Recently I was reminded of an old idea I had for a slice-of-life campaign. I enjoyed the Hataraku Maou-sama novels, but mostly the day-to-day parts about living in cheap flats and working in a burger shop. I was thinking about trying to put together a game along those lines.
(brief synopsis: a bunch of classic Good Hero, Evil Demon-King characters get dumped in the real world and have to get by, with virtually none of their supernatural power left)
Now, the actual series increasingly spirals into world-hopping, mythic metaplot, and other things that are a lot less interesting to me. What I’m envisioning is trying to run a small business, bickering with former enemies, and just once in a while mustering up a few sparks of Metaphysical Chaos to help take care of a big problem.
I think escapism is a significant part of why I do RPGs and I don’t really want to escape into something that’s like my normal life only worse. But with the right players, and a sufficiently soap-operatic sensibility, it could work. (I suspect one might look hard at trade-offs: if I squash the problem hard now, someone will be irked at me…)
I once ran a campaign where in a somewhat risky move I had the players play themselves in an Unknown Armies campaign. The slice of life parts where they played out normal day to day activities that got interrupted by the campaign‘s horror elements worked really nicely… like having an RPG session in an RPG. But it was the unusual elements that made up the plot and that were what engaged the players. The risk payed off, the campaign was great, maybe even legendary and we managed to get to a conclusion when we had to switch to play by mail as some players moved away.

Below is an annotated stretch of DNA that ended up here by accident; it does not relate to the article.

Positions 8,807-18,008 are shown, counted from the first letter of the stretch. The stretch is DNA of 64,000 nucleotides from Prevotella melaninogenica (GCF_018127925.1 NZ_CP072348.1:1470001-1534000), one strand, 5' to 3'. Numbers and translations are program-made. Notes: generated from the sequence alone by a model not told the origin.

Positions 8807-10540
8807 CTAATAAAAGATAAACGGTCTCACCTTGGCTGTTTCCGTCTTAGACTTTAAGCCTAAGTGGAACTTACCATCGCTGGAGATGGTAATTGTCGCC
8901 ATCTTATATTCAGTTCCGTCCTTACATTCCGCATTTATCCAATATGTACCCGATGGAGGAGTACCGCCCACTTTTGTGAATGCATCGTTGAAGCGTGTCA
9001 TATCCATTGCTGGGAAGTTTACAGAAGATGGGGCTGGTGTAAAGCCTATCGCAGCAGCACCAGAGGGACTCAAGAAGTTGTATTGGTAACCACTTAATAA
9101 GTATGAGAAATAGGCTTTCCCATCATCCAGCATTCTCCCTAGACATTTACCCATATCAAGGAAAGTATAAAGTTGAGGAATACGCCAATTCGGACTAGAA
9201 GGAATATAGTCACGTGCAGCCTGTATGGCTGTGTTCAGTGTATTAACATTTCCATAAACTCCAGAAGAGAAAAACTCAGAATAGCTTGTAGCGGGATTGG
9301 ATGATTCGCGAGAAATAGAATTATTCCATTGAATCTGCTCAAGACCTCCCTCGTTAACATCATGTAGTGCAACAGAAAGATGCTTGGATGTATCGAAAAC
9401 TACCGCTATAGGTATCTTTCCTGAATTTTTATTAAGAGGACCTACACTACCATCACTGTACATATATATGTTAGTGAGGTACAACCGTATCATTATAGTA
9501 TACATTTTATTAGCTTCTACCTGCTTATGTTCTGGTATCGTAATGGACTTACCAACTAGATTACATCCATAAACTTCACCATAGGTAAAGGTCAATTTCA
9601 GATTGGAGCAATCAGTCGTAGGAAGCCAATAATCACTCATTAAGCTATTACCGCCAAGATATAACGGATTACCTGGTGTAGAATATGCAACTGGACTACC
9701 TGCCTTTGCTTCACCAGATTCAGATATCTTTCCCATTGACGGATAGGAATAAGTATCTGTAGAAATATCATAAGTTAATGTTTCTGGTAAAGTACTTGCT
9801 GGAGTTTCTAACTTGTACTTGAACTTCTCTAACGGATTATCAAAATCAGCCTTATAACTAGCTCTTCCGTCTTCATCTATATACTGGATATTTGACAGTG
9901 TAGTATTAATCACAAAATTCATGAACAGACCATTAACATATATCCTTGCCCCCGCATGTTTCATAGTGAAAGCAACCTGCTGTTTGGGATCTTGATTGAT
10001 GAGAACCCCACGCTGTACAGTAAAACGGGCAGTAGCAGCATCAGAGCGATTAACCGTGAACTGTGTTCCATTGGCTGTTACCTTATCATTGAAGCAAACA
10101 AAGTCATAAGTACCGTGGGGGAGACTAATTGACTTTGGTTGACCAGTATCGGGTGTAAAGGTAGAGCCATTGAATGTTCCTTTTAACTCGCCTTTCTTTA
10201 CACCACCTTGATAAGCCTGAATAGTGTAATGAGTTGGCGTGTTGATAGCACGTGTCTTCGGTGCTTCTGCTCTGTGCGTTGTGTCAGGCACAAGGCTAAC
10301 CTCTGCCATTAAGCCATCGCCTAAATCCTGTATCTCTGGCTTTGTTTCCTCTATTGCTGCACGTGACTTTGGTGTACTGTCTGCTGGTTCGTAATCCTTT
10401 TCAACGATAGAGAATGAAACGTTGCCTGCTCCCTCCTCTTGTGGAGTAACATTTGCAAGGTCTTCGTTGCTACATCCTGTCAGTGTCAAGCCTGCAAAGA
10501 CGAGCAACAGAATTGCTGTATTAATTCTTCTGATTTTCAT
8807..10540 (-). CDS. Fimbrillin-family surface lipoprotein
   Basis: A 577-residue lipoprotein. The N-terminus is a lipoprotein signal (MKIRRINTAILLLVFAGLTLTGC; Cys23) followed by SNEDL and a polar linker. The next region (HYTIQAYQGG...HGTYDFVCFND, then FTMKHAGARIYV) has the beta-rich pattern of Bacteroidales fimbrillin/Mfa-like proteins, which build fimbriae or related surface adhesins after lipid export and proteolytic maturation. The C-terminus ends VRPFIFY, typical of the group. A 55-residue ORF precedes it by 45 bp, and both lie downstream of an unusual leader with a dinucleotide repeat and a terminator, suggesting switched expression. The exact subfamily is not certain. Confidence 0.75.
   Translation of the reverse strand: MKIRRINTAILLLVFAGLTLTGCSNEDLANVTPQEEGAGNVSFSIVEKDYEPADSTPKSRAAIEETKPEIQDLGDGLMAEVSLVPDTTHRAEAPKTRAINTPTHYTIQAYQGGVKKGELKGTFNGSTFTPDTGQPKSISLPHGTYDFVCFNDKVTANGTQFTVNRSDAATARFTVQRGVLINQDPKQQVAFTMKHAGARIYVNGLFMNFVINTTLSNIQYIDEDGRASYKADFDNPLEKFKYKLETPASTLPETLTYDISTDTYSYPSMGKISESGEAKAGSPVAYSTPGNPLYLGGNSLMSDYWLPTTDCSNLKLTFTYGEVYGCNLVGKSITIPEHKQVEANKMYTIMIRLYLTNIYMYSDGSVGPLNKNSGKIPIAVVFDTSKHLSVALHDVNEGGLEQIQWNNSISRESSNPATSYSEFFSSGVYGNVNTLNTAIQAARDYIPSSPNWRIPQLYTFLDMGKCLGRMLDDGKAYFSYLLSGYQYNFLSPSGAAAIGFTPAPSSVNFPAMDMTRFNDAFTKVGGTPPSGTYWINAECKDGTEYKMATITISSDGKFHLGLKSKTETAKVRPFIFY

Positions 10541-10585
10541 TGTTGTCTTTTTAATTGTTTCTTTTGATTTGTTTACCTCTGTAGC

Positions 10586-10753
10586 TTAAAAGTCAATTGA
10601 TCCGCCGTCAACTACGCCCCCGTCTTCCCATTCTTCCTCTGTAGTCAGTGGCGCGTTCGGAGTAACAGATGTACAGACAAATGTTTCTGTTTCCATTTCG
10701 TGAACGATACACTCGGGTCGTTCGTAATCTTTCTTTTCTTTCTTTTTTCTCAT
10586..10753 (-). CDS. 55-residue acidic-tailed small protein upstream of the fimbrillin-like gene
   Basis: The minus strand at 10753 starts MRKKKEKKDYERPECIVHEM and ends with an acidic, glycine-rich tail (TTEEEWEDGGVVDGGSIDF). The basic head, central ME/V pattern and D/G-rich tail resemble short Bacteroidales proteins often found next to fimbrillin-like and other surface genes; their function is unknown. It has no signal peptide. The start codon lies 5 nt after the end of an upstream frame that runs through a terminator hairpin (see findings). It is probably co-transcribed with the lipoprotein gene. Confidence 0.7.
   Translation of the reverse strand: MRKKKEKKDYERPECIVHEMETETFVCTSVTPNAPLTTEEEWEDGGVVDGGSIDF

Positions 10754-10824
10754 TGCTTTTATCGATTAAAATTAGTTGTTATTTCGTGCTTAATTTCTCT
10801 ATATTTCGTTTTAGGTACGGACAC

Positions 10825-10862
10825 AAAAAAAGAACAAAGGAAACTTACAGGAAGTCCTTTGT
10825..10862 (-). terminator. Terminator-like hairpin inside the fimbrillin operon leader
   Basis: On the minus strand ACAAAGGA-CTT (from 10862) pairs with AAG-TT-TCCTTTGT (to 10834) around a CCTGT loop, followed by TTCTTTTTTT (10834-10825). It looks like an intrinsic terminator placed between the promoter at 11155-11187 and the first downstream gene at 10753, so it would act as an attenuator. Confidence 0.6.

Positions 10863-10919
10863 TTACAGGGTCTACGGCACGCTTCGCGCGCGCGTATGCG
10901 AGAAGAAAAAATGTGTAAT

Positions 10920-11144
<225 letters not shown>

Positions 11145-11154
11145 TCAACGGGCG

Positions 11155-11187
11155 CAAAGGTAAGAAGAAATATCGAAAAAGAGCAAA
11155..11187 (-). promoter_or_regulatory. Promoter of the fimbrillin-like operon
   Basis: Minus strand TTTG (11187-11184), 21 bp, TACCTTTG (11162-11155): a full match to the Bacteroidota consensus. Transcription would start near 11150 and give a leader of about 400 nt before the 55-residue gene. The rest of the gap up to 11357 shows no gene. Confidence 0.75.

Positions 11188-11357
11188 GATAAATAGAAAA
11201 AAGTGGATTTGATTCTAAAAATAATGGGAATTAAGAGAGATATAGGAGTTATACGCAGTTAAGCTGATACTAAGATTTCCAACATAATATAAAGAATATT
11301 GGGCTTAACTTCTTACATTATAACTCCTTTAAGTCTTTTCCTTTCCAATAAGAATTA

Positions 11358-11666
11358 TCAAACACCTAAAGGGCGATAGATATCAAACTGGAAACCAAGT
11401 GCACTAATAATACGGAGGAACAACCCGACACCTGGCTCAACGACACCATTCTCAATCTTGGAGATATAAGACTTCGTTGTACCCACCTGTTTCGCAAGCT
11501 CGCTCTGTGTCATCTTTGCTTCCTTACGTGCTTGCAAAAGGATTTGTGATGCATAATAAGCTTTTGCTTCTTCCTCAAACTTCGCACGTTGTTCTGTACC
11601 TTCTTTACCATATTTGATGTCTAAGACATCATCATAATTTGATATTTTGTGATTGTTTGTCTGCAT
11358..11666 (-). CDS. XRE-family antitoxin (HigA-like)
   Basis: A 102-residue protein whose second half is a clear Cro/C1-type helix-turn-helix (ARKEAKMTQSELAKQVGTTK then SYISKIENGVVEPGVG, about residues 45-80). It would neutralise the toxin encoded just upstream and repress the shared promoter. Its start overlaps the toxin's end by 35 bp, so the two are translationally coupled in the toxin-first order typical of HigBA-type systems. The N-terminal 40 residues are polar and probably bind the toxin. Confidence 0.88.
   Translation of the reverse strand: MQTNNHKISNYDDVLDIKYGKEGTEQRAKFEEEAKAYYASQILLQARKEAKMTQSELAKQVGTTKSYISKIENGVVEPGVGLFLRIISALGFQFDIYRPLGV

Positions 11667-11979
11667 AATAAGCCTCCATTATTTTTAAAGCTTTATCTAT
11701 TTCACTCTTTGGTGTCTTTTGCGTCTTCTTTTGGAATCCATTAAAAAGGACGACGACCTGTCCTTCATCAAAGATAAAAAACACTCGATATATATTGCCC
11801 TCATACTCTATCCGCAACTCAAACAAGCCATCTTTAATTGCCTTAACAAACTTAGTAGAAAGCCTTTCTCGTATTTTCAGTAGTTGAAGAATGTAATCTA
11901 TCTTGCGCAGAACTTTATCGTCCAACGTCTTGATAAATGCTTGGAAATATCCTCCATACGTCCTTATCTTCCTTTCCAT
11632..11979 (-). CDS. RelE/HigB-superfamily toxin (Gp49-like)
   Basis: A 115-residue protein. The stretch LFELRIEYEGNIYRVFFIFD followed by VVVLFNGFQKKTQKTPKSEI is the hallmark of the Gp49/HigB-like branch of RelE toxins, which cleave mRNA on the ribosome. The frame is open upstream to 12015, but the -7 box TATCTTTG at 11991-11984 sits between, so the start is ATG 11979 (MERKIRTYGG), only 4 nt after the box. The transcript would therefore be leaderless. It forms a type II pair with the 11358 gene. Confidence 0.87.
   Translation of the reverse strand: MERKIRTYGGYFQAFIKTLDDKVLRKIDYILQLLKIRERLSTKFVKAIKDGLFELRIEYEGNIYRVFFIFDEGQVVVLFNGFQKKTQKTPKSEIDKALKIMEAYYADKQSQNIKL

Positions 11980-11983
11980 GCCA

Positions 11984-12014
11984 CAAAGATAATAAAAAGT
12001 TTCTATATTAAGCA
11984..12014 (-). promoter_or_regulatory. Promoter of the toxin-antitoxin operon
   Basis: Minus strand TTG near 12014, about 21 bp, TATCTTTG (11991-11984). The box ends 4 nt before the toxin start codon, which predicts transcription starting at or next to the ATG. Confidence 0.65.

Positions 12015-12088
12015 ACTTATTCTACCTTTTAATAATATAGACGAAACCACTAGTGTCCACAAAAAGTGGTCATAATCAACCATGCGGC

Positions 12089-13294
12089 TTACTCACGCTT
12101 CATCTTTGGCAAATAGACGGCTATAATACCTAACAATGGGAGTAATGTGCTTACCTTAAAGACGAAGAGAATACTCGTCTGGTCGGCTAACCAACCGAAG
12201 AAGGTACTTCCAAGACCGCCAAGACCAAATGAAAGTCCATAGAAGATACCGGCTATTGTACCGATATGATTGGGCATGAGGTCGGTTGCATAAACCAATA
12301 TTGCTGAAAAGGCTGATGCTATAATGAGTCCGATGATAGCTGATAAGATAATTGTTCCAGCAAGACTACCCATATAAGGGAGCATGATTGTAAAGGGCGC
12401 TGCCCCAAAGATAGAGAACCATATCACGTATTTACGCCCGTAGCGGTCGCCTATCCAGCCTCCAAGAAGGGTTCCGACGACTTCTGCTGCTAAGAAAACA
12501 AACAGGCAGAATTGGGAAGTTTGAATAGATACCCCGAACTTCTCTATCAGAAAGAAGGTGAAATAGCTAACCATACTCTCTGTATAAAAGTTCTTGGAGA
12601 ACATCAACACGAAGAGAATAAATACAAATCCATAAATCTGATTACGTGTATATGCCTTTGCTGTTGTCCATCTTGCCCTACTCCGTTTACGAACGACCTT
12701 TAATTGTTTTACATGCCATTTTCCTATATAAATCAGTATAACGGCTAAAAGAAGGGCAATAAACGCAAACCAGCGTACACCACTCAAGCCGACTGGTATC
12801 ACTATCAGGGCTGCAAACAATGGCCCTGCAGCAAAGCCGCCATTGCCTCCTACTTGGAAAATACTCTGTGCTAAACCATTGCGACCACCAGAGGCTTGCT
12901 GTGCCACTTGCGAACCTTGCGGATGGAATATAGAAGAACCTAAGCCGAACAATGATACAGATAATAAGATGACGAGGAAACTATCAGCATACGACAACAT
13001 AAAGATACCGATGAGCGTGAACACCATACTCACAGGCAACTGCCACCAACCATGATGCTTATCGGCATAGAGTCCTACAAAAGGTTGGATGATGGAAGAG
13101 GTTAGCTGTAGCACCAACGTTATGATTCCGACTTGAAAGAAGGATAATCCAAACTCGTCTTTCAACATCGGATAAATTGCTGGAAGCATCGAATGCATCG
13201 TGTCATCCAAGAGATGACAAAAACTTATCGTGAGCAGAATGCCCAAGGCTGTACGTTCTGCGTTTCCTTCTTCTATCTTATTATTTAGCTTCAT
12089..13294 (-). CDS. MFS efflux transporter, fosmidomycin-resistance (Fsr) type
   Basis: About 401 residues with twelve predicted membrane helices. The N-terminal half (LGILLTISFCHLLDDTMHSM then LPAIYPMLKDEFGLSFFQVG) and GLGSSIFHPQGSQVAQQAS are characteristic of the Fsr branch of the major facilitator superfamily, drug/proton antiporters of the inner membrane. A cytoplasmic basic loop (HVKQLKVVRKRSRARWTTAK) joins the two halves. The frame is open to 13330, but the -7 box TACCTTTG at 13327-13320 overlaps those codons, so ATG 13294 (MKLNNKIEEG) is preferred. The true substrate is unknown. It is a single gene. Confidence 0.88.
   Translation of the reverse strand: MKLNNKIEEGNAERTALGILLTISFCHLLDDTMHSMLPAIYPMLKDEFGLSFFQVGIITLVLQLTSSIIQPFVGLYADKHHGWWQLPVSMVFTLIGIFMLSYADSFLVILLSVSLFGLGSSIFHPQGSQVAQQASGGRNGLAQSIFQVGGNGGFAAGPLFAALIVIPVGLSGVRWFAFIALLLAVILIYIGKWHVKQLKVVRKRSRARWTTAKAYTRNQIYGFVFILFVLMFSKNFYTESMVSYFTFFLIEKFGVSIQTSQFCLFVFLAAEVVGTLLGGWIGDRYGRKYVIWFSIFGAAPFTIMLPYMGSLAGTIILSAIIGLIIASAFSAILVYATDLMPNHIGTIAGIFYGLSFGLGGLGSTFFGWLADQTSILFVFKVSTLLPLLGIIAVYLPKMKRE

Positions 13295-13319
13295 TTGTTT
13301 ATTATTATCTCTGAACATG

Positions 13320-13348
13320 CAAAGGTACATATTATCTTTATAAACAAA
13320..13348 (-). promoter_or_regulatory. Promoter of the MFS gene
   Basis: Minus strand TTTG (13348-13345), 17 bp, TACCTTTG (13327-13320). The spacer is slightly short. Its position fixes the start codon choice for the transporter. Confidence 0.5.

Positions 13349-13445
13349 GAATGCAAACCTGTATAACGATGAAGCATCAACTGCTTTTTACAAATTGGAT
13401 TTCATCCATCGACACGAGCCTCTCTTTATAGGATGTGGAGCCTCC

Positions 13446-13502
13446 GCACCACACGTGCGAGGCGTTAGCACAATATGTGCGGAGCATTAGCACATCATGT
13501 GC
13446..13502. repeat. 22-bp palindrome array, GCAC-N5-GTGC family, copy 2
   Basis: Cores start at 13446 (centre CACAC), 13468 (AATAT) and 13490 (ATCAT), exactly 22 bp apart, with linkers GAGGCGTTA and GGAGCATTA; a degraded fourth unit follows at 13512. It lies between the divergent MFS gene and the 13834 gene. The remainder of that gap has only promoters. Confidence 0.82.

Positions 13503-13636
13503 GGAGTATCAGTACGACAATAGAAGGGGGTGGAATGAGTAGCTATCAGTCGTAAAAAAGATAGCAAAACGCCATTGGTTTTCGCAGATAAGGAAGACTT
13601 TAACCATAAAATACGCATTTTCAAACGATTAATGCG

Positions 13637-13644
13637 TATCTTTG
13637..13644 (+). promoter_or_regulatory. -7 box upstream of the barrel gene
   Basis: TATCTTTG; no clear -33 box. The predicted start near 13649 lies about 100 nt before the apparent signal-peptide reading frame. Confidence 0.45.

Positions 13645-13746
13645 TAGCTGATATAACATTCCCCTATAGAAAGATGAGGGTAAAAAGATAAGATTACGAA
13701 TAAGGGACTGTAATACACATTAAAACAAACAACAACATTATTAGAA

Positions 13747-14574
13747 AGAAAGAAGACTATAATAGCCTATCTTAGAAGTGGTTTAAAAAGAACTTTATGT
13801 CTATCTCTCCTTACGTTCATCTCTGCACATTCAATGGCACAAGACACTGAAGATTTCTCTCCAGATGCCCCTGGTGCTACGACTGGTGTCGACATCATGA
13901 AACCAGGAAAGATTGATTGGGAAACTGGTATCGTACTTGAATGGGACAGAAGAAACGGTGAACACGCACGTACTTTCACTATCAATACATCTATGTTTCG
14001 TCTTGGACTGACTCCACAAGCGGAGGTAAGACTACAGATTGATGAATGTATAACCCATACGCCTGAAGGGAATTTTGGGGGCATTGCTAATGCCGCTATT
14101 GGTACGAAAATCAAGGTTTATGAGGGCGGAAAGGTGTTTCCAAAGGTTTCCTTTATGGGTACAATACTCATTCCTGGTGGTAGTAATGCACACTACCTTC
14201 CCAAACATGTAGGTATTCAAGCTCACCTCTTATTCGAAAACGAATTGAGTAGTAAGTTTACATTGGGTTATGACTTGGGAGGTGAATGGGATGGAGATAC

Having all the normal stuff as a backdrop was good, much better than the usual traveling troupe of misfits… but what made the game was not „slice of life“…
Just inserting my 2 cents because I have such fond memories of the campaign you made me think of
That’s published as “The Devil is a Part-timer” in English, I believe from your description. Haven’t read the novels, but enjoyed the anime. I think as long as you can lean into the silliness of the idea, it could work. PC’s just trying to run their business when their arch-enemy hijacks a supply shipment. Sure, they could call the police, but this is a matter of honor, so they have to track it down themselves. Or imagine the fun when the toilet clogs in the bathroom and they have no idea about plumbers or how such things work!
It comes down to what you find fun in gaming. I don’t generally like co-op games because they too much parallel my day job. If an rpg is focused on finding and keeping a job, a romantic partner, and/or a place to live, will it feel too mundane and not provide the escapism that many seek from gaming? In a boardgame like The Pursuit of Happiness, it’s just the theme of a worker placement, resource management game.